Complications are often the major reasons that resulted in the death of AP patients. The management of complications is important to reduce the mortality rate. In our study, we found that the higher CTSI associated with higher complication rate and the CTSI ≥5 is an index. However, we did not find the same situation in Ranson and APACHE II score. There were no significant differences between mild and severe groups of Ranson and APACHE II score. According to Nicolas, they found that complications occurred rarely in Ranson score <3 and APACHE II score <8. In our study, the mean Ranson score and APACHE II score in complications-occurred patients were 2.7 and 9.4. Our APACHE II score result was similar to Nicolas but in Ranson score aspect, the results showed that the relationship between complications present and Ranson score appeared to involve multiple variables. In the length of stay aspect, we demonstrated that CTSI is a more sensitive predictor than APACHE II and Ranson score. The mean CTSI in short and in prolonged length of stay showed significant difference (2.7 vs 5.6). However, there is no significant difference of APACHE II and Ranson score in the short length of stay group and prolonged length of stay group. In Simchuk’s study, they mentioned that the PPV of APACHE II and Ranson score for the length of stay were 31% and 38%, and the PPV of CTSI was 71%. However, in Fleszler’s study, they mentioned that APACHE II score is the most appropriate index to predict the length of stay, but they also mentioned that this score requires an arterial blood gas level, which was not available on some patients, thus the practicality of APACHE II is lower than Ranson score and CTSI.
The reported mortality rates for patients with AP vary greatly from 15% to 56%. In Casas's study, they demonstrated that CTSI ≥5 is the index, if the patients are under the danger of death. In Bradley'sstudy, their results showed that CTSI >8 is the index for death. In our study, three of the four died patients had a CTSI ≥5. So we supposed that our results were more similar to Casas's. According to Simchuk et al they mentioned that the CTSI <3 had a 3% mortality rate, whereas patients with a CTSI >7 had a mortality rate of 17%, it is likely 5-6 times mortality rate in CTSI >7 group. From the CTSI definitional value described above, there was still a lot of variability in death prediction of CTSI. According to our results, we demonstrated that the reason resulted in the variability may be the different characteristics of patients. Age, chronic diseases such as DM present or not, alcohol consumption and organ dysfunction all may affect the mortality rate of AP. We found that three of our four died patients had DM and their CTSI were 5, 6, and 7, all of them were alcoholics, and the average age of the four died patients was 55 years. Mortality rate associated with higher CTSI and worse pathological rate, the different characteristics of individual should not be ignored.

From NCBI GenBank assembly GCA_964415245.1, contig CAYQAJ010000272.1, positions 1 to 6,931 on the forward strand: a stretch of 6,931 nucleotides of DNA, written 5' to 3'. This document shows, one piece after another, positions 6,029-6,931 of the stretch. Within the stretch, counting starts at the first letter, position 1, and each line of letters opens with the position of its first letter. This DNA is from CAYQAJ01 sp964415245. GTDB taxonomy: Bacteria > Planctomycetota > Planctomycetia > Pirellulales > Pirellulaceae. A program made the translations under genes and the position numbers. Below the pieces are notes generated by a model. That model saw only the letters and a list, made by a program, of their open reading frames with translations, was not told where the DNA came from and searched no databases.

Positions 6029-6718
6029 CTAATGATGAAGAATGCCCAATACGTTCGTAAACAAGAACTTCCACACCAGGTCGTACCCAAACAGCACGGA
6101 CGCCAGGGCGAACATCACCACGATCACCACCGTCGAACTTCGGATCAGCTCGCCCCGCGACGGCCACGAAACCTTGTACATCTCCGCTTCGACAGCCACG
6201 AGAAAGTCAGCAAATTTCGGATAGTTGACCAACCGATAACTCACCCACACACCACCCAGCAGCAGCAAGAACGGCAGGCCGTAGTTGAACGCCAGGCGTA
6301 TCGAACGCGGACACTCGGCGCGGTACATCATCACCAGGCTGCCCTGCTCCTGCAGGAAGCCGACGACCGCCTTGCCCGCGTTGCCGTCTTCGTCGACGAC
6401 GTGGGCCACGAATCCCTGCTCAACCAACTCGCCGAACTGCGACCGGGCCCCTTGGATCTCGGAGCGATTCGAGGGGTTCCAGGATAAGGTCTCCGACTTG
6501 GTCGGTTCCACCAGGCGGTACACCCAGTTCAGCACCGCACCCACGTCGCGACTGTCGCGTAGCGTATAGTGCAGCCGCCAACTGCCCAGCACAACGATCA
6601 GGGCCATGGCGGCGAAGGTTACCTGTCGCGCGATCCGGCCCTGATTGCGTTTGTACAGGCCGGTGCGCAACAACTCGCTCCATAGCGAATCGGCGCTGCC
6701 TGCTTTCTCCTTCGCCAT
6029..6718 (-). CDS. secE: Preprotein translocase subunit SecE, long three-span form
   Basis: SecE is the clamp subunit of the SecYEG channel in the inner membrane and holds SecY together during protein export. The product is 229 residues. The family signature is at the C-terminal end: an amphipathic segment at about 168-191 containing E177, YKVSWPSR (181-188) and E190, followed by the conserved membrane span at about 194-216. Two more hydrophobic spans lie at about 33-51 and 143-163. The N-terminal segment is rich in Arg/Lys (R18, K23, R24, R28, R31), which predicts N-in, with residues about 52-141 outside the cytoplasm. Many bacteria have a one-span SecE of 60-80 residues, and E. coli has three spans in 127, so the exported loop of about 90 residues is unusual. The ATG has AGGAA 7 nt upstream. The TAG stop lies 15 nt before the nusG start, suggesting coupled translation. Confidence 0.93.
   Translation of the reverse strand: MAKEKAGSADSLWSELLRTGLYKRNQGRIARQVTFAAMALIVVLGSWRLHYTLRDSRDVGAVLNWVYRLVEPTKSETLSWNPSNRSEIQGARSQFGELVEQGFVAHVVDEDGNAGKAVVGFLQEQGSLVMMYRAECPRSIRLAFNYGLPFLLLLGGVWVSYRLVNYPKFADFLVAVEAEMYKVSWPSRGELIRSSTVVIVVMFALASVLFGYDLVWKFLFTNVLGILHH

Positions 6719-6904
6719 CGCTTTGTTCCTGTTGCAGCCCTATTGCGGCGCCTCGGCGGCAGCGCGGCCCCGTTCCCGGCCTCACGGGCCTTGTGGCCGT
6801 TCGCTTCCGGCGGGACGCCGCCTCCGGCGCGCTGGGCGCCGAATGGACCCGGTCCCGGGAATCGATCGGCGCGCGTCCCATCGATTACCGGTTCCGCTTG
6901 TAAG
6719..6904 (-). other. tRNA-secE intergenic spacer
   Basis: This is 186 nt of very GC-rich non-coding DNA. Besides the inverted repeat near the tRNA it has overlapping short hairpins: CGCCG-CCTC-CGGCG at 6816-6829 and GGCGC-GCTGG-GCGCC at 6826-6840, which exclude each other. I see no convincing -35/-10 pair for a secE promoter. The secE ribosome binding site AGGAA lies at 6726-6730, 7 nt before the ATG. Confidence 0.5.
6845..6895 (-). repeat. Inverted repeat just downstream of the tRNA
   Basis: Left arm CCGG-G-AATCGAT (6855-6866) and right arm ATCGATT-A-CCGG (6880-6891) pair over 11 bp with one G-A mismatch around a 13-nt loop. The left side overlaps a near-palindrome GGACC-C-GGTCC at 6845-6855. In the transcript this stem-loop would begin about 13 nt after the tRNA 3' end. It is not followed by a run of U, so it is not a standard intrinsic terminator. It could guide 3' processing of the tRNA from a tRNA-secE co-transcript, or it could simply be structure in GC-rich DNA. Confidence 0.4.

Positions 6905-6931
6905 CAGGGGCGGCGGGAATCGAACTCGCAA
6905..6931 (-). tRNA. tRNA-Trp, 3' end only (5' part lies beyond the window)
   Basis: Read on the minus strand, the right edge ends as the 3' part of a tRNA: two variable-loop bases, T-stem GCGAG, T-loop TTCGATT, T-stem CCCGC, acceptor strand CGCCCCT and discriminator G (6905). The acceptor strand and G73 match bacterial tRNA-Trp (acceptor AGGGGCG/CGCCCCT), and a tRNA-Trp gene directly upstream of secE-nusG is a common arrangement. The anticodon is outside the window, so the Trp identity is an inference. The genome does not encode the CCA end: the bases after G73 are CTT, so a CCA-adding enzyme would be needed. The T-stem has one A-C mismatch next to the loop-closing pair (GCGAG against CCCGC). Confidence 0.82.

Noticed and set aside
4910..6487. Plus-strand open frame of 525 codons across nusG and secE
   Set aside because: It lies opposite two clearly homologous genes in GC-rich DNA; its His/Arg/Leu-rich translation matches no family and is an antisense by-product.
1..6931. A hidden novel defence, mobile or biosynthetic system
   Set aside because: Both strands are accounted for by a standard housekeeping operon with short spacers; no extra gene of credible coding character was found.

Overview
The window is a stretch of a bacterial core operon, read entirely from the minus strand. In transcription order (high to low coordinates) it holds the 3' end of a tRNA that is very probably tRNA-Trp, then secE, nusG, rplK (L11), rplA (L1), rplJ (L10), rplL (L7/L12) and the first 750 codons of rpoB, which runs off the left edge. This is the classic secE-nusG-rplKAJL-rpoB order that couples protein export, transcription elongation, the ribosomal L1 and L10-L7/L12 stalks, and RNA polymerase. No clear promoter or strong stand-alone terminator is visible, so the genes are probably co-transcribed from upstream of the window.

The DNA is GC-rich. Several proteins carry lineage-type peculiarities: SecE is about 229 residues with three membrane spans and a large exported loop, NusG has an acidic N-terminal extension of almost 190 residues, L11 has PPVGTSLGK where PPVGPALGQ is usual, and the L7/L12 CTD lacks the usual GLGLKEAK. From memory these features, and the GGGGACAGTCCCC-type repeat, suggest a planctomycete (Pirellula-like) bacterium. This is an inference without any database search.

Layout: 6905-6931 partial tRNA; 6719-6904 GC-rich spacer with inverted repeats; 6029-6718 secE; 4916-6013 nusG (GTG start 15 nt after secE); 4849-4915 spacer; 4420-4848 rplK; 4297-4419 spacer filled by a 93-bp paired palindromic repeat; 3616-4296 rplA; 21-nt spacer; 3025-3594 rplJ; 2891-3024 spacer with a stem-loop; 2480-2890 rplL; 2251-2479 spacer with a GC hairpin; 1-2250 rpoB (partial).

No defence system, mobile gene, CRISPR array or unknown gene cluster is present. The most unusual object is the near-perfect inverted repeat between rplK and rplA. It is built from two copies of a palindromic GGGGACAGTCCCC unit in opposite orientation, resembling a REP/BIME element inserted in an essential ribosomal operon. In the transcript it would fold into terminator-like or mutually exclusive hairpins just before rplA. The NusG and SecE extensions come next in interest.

In conclusion, the CTSI is a useful tool in assessing the severity and outcome of AP and the CTSI ≥5 are likely to have a severe course in our study. Although Ranson and APACHE II scores also are choices to be the predictors for complications, mortality and the length of stay of AP, the sensitivity of them are lower than CTSI. In addition, we found that if we are using CTSI to be an indicator for mortality rate, the different characteristics of an individual should not be ignored.